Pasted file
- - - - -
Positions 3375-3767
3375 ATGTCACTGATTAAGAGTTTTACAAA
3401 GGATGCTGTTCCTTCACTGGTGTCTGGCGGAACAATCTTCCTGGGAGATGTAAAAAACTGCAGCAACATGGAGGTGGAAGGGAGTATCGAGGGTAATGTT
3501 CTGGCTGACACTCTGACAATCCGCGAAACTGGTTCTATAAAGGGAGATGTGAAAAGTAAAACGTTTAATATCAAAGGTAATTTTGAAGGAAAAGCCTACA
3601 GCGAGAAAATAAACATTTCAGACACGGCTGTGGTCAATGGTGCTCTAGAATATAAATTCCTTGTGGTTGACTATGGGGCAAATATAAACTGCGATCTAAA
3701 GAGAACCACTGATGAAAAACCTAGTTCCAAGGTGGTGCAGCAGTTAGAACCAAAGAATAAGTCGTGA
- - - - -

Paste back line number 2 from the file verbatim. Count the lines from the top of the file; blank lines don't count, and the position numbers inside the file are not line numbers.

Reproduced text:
3375 ATGTCACTGATTAAGAGTTTTACAAA